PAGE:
4. Hi Dianne. As always, your work is beautiful. You're so wonderful about sharing. I'm trying to think of what I know about transfers. I've done this method with xerox copies and Golden medium and also transferred to medium from Apollo transparencies. I've done Polaroid transfers but I don't know if any of the new films work as well. Sheer Heaven is wonderful for transferring to absorbent papers using alcohol. I also have some TAP paper that others have success with. I've never tried mine and it may be too old to work now. I don't want to use anything toxic. That's all that I can think of at the moment. I always look forward to your posts.

    1. Thank you so much for sharing Jeanne! I did Polaroid Transfers years ago, but like you, have no idea if the new films work. It can get expensive though.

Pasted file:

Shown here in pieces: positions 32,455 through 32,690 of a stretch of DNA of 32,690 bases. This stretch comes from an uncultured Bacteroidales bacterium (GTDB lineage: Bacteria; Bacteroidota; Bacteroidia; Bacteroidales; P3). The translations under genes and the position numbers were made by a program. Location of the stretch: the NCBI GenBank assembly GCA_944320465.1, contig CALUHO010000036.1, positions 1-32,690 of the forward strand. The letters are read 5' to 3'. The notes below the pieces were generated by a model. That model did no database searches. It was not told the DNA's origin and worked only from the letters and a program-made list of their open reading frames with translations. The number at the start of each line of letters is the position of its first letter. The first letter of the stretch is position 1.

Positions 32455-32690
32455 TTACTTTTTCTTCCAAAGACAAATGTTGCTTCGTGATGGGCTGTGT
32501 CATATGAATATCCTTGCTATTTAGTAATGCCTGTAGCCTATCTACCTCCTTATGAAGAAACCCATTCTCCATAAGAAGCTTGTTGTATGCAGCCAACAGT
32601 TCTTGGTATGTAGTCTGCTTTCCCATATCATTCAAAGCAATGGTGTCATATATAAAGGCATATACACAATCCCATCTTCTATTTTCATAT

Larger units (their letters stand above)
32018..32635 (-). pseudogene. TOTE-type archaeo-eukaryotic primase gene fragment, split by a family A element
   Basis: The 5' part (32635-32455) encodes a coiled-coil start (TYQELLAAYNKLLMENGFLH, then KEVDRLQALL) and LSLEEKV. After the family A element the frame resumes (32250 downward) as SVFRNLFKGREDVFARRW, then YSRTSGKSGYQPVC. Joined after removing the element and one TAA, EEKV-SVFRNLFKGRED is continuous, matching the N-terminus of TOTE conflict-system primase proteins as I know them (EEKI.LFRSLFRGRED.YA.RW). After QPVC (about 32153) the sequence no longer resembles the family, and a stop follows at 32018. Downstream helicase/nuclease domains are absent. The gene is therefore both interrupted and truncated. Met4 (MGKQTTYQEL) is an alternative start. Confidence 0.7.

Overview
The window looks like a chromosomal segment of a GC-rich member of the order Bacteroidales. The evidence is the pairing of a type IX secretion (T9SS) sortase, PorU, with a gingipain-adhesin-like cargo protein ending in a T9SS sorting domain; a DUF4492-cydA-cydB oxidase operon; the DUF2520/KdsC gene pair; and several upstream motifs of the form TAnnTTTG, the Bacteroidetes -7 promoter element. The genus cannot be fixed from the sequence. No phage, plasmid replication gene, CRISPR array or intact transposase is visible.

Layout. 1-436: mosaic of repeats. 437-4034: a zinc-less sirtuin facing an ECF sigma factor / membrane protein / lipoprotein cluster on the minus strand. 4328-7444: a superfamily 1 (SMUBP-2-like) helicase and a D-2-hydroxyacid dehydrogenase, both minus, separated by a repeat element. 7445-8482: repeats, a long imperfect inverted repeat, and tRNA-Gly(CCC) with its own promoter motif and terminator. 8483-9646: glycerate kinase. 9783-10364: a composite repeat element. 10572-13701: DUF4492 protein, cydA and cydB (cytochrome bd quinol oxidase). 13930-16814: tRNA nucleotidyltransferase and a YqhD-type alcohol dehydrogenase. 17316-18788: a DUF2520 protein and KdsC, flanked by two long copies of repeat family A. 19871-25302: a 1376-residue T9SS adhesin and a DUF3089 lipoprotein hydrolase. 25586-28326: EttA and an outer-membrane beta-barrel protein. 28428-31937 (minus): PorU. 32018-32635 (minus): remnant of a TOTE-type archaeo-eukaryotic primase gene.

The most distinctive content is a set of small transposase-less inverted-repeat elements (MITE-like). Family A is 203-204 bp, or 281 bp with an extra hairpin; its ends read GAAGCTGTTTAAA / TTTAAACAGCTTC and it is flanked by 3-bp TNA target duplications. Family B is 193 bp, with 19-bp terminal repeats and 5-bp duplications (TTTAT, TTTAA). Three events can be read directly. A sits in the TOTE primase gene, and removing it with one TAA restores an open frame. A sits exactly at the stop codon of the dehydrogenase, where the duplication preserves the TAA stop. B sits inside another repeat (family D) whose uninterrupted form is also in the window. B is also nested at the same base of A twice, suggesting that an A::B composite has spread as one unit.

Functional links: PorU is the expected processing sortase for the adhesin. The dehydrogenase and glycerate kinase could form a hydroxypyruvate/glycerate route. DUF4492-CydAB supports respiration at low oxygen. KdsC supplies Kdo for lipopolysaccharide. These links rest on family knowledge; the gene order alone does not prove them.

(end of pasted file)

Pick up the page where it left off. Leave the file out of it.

I have heard about Sheer Heaven and will look more into that.

      Thanks again!

  5. Hi Dianne!
    You really might enjoy Lesley Riley's TAP Artist Transfer paper. I love it!

    Love what you are doing !

    1. Thank you Marie! I am going to check that out!

  6. Hi Dianne,
    First of all, I agree with your friend...your work is definitely artwork, not crafting. After going digital, I also struggled with myself regarding the use of a computer to enhance my photos instead of hand-painting or darkroom effects. I believe that digital know-how is an art form in itself. There is so much to learn, and it can be especially challenging for a right-brained person! Your work is amazing either way.
    Thanks for sharing the transfer method...I'm going to give it a try!